What is a layer?
    Layers are used in animation so that separate parts of a shot can be reused without being redrawn. In traditional cel animation each character might be on a different layer of clear acetate with the background on the bottom layer of a pile of acetate drawings. The top layers with the figures can be changed and made to move while the bottom layer is kept as it is. This saves a lot of drawing work. The very early animators like Winsor McCay didn't have acetate and hand drew all the backgrounds in each and every frame. In computer animation you will see that you can add layers in the timeline and they work just like the tradition sheets of acetate.

    Today's video- "Billy's Balloon" By Don Hertzfeldt

    OK, that was funny. Please remember that no babies were harmed in the production of this video.

    Now, one of the things this class will do is ruin your animation viewing pleasure for life by teaching you to analyze what you are seeing. A good artist analyzes other's work so that he can understand WHY it's effective.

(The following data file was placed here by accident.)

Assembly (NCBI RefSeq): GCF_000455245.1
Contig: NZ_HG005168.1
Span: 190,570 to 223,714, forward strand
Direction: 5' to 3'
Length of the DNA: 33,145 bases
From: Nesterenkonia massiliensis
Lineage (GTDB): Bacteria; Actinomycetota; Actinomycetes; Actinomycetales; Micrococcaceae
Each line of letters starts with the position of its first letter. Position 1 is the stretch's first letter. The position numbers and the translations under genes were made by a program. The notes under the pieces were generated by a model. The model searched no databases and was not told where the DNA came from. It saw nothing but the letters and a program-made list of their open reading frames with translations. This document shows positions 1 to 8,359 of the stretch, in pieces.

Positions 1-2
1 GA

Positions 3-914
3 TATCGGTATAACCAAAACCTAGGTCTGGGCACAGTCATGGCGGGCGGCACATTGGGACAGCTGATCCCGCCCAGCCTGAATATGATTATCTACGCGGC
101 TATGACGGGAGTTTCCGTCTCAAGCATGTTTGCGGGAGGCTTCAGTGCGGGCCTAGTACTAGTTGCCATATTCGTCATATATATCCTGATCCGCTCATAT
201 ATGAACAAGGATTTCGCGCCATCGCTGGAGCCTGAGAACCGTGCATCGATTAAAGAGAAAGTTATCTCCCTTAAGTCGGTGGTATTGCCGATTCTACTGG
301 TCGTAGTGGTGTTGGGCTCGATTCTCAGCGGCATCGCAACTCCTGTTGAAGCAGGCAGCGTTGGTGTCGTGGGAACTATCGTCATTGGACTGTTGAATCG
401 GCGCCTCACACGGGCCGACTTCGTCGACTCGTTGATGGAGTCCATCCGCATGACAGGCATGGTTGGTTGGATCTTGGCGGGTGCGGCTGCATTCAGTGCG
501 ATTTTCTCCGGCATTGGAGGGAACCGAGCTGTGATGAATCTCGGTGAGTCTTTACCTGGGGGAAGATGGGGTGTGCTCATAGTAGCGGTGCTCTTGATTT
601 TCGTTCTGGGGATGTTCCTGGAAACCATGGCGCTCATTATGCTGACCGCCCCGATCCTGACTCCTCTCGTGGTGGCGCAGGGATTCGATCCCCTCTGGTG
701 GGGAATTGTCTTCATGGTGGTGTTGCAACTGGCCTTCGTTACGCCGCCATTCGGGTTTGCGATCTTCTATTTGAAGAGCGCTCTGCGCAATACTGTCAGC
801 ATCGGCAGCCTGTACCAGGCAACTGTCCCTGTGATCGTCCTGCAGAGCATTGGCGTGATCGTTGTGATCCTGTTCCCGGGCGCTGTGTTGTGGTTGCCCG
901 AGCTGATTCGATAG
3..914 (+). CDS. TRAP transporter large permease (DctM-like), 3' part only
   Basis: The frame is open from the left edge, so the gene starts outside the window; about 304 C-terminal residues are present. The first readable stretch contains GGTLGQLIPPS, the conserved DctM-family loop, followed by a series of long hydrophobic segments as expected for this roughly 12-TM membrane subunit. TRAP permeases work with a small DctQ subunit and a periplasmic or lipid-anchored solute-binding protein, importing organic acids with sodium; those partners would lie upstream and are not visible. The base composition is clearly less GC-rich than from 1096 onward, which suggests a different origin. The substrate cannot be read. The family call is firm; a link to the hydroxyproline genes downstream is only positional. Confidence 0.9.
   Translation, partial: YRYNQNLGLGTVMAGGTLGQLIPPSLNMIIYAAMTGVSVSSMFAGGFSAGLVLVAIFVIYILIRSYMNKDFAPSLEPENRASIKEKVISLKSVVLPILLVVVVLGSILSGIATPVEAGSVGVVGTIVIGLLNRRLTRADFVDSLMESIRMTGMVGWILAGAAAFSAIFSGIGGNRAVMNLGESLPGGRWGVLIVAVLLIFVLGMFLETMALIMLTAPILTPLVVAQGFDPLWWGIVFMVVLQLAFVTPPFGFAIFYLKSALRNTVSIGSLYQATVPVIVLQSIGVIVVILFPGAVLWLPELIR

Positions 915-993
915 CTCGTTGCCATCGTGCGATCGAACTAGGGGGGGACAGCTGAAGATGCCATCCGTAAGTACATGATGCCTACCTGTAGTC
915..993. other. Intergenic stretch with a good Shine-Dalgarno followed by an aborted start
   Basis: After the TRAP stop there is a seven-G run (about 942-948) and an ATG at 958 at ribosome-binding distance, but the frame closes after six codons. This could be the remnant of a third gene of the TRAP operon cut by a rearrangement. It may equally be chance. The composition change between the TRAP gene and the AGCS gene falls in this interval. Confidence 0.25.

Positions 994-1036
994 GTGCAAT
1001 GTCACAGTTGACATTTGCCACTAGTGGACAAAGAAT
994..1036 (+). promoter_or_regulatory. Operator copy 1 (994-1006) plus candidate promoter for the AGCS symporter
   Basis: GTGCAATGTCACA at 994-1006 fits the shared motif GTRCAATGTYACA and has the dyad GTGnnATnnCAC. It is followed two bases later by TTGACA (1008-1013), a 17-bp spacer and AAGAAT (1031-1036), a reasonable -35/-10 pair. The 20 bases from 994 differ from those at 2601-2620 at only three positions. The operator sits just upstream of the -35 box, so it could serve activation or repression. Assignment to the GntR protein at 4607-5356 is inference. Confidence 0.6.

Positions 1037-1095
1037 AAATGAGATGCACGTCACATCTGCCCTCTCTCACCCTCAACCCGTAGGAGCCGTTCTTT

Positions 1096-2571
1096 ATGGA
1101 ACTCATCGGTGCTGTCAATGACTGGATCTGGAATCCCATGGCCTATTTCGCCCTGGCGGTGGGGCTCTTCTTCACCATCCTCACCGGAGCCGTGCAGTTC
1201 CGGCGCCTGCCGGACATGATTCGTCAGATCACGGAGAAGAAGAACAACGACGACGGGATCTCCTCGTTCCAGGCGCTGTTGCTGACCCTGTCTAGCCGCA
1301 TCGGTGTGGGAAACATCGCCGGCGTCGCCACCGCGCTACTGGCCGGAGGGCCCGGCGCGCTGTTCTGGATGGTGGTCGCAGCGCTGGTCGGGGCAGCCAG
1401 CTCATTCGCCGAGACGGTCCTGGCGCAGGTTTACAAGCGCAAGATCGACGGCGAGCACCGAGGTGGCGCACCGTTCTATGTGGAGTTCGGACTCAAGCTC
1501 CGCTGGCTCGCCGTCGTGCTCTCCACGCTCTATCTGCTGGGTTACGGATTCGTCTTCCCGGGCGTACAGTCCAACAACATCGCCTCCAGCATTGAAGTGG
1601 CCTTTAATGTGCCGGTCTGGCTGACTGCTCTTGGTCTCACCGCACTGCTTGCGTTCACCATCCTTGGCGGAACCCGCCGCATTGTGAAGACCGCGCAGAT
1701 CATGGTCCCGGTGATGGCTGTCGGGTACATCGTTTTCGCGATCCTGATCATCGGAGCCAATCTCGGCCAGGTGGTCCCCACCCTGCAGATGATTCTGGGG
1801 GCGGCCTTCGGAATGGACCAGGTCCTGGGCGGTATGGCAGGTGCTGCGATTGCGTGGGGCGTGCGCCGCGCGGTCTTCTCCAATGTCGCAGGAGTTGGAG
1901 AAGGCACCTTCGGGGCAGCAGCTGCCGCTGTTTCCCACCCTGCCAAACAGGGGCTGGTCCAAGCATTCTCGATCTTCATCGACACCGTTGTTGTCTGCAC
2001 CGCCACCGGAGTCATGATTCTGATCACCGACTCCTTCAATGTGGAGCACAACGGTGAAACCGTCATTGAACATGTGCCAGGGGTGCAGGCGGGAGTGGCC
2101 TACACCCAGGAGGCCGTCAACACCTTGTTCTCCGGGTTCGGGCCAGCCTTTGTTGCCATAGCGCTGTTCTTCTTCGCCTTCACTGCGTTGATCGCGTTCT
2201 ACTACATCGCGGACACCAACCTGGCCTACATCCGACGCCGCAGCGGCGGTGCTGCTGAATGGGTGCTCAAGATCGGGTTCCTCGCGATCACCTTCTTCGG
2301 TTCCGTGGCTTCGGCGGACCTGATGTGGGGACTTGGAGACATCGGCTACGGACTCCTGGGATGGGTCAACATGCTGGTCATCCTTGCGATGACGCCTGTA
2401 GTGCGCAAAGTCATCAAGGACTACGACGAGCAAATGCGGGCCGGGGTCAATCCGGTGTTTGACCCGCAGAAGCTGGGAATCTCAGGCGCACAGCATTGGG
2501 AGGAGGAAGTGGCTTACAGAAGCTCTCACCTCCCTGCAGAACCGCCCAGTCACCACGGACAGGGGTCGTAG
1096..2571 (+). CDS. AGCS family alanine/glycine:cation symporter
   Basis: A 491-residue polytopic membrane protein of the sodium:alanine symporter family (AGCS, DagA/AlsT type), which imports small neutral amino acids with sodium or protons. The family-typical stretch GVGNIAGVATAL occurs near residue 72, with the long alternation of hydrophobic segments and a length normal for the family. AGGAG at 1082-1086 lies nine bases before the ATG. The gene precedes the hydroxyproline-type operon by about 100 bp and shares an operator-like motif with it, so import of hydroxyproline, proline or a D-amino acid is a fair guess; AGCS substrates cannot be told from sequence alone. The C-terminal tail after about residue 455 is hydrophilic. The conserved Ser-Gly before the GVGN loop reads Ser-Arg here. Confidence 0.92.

Be prepared to discuss-
    Why is the sound important in Billy's Balloon?
    Identify a loop sequence.
    When Hertzfeldt sets up a gag, how many times does he repeat an anticipatation before the gag?
    Why is the balloon red? What would be your reaction if the balloon was yellow? or blue?

    Don't forget!

    Have you bought your sketchbook yet? You'll turn in your first sketches on Friday, Sep. 2.

    All students will need to provide a bound sketchbook, pencil and kneaded eraser.

  • One book style sketchbook, unruled (no lines), minimum size 8" x 10", maximum size 12" x 14". It is important that the sketchbook be book style and not glued-pad style. The pages fall out of the glued-pad style sketchbooks. Loose pages are not accepted for grading.